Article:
>Cambodia, Thailand to meet for new border talks

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Talks between Gen. Tea Banh (L), Cambodian Minister of Defence and Gen. Boonsrang Niempradit, Supreme Commander of Thai Military, on 21st July resulted in stalemate.

The Associated Press
Published: August 17, 2008

PHNOM PENH, Cambodia: Cambodia and Thailand geared up Sunday for renewed border settlement talks after both sides ended a monthlong armed confrontation by withdrawing most of their troops from disputed territory around an ancient temple.

Thai and Cambodian foreign ministers are scheduled to meet in the Thai resort town of Hua Hin on Monday in a bid to find a lasting solution to a lingering border dispute that brought the two neighbors close to an armed clash.

The new meeting follows two inconclusive rounds of talks.

On July 28, the two nations’ foreign ministers agreed on a plan to withdraw their troops from disputed area near the 11th century Preah Vihear temple to reduce tension.

Both countries completed moving most of their troops from a nearby temple on Saturday, said Hang Soth, director-general of the Preah Vihear National Authority, a government agency managing the historic site.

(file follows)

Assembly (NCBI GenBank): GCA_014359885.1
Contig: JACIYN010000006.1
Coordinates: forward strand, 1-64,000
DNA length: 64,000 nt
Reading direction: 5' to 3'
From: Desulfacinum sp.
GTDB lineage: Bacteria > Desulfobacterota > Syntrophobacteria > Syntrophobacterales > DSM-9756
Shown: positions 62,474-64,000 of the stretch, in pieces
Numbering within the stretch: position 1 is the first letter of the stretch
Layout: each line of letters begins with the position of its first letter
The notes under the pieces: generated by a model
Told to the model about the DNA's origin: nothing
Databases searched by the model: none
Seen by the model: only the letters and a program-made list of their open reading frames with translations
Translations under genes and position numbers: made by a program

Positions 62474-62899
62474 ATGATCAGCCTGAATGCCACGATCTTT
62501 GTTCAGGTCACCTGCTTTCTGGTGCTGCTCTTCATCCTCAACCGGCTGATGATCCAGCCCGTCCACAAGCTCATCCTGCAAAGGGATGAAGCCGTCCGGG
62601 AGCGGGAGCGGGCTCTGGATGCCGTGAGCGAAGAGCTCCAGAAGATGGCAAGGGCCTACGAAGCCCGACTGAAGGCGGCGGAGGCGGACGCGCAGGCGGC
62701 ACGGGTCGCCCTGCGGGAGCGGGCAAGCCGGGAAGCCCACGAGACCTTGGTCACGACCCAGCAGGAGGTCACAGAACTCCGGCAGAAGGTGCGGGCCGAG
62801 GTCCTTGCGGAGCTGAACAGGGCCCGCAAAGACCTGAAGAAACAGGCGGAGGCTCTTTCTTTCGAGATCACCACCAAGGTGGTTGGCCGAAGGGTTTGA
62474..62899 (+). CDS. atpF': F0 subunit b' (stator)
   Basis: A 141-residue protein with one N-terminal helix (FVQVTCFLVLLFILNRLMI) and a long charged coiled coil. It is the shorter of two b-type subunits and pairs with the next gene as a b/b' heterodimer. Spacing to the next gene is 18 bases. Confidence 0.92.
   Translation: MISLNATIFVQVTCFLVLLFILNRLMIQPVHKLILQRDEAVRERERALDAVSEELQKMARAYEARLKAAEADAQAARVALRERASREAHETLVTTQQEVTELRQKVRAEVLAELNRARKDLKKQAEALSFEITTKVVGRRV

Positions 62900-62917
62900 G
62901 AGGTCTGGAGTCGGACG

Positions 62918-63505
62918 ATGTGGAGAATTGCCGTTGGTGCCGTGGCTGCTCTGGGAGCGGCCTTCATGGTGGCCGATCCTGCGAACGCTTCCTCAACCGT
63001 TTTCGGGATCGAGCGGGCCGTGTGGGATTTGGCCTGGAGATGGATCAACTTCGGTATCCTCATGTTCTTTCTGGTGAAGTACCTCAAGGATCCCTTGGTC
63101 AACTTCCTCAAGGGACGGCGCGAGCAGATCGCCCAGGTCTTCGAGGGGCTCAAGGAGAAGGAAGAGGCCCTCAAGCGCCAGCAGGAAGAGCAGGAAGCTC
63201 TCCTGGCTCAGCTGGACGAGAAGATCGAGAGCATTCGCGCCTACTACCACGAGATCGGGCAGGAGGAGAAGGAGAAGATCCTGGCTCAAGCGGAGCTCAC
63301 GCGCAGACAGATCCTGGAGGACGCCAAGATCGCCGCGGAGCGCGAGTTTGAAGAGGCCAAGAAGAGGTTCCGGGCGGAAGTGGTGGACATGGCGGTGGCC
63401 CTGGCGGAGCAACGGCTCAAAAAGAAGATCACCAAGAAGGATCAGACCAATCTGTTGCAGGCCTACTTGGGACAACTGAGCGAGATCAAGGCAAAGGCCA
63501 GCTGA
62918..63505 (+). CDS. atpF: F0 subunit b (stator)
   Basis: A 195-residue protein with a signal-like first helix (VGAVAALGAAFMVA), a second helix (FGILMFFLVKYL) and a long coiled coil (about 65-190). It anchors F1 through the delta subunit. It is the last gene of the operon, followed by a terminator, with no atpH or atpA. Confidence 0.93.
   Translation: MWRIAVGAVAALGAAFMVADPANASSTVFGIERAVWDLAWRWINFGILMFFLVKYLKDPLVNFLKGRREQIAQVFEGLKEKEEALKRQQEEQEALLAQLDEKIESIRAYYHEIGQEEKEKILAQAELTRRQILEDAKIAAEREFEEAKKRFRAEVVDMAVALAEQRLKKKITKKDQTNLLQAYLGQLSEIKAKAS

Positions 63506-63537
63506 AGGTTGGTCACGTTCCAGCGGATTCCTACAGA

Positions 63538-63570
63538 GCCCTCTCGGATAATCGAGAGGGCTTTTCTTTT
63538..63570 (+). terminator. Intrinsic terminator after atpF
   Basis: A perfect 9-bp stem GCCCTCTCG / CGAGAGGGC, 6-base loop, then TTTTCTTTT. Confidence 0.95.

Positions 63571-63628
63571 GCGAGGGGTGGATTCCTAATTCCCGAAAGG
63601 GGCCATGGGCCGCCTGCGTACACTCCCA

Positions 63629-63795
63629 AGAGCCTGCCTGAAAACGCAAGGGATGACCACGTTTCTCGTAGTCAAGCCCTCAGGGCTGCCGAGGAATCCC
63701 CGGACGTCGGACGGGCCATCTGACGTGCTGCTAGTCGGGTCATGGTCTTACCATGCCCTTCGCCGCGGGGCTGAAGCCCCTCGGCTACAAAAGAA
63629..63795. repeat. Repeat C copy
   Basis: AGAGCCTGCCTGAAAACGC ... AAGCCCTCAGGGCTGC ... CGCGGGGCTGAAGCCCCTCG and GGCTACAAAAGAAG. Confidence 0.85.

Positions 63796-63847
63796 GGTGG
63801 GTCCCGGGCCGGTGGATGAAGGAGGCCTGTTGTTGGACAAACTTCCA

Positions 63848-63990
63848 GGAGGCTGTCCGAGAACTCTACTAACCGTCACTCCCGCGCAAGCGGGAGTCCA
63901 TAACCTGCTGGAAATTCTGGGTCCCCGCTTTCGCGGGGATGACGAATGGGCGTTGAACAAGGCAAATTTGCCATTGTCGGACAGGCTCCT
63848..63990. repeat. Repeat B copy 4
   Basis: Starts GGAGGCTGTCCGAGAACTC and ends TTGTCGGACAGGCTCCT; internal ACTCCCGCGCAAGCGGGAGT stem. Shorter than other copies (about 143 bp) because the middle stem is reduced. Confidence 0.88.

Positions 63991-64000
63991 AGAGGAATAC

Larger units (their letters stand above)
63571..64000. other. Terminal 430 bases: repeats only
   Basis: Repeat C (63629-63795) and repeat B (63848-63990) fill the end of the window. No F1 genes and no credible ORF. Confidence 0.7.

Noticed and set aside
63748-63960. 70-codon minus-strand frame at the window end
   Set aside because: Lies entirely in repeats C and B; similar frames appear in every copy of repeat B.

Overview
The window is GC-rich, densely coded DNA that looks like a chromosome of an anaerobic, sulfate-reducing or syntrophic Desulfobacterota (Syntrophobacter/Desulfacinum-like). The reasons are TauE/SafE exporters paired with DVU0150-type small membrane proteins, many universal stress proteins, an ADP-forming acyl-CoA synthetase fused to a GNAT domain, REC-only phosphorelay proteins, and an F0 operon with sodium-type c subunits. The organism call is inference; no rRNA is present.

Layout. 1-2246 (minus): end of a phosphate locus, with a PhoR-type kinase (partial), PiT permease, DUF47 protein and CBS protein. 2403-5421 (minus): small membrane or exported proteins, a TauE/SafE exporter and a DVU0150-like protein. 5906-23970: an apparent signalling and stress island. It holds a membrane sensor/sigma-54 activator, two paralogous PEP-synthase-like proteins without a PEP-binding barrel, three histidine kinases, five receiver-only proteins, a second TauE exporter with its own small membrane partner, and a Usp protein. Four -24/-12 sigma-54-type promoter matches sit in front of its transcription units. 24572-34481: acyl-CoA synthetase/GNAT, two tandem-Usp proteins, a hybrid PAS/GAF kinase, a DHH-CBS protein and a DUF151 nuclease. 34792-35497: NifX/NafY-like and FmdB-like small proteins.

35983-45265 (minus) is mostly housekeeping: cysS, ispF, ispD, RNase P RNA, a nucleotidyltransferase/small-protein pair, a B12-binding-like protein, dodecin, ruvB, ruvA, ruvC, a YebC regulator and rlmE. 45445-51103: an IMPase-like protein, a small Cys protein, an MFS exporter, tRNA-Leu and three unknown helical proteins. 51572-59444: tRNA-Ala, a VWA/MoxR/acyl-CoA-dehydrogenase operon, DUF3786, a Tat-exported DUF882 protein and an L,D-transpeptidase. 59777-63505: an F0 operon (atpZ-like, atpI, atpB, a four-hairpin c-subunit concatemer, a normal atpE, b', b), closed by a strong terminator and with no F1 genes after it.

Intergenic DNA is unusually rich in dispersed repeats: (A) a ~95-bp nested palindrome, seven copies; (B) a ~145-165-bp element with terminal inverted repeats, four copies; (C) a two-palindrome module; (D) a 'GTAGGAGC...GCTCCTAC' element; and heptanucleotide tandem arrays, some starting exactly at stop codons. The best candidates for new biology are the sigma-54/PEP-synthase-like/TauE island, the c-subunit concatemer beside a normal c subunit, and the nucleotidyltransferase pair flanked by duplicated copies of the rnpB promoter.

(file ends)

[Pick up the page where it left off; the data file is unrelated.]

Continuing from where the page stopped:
He said the two sides are currently keeping only 10 soldiers from each side in the compound of the pagoda, which is located in a border area claimed by both countries.

“The tension has eased considerably. There is no more confrontation,” Hang Soth said Sunday, calling the troop withdrawals a “good process giving us hope” about the new talks.

Information Minister Khieu Kanharith confirmed Sunday that there were only 20 soldiers — 10 Cambodian and 10 Thai — in the grounds of the pagoda.

The standoff began on July 15 after UNESCO, the U.N.’s cultural agency, approved Cambodia’s application to have the Preah Vihear temple named a World Heritage Site. Both countries have long held claim to the temple, but the World Court awarded it to Cambodia in 1962.

About 800 troops from Cambodia and 400 from Thailand confronted each other in the area for a month.

Thai Prime Minister Samak Sundaravej had backed Cambodia’s World Heritage site bid, sparking demonstrations by Thai anti-government protesters who claimed it would undermine Thailand’s claim to the surrounding area.

The protests left Samak politically vulnerable, and he sent troops to occupy the Keo Sikha Kiri Svara Buddhist pagoda compound adjacent to Preah Vihear to appease his critics. Cambodia responded with its own troop deployment.

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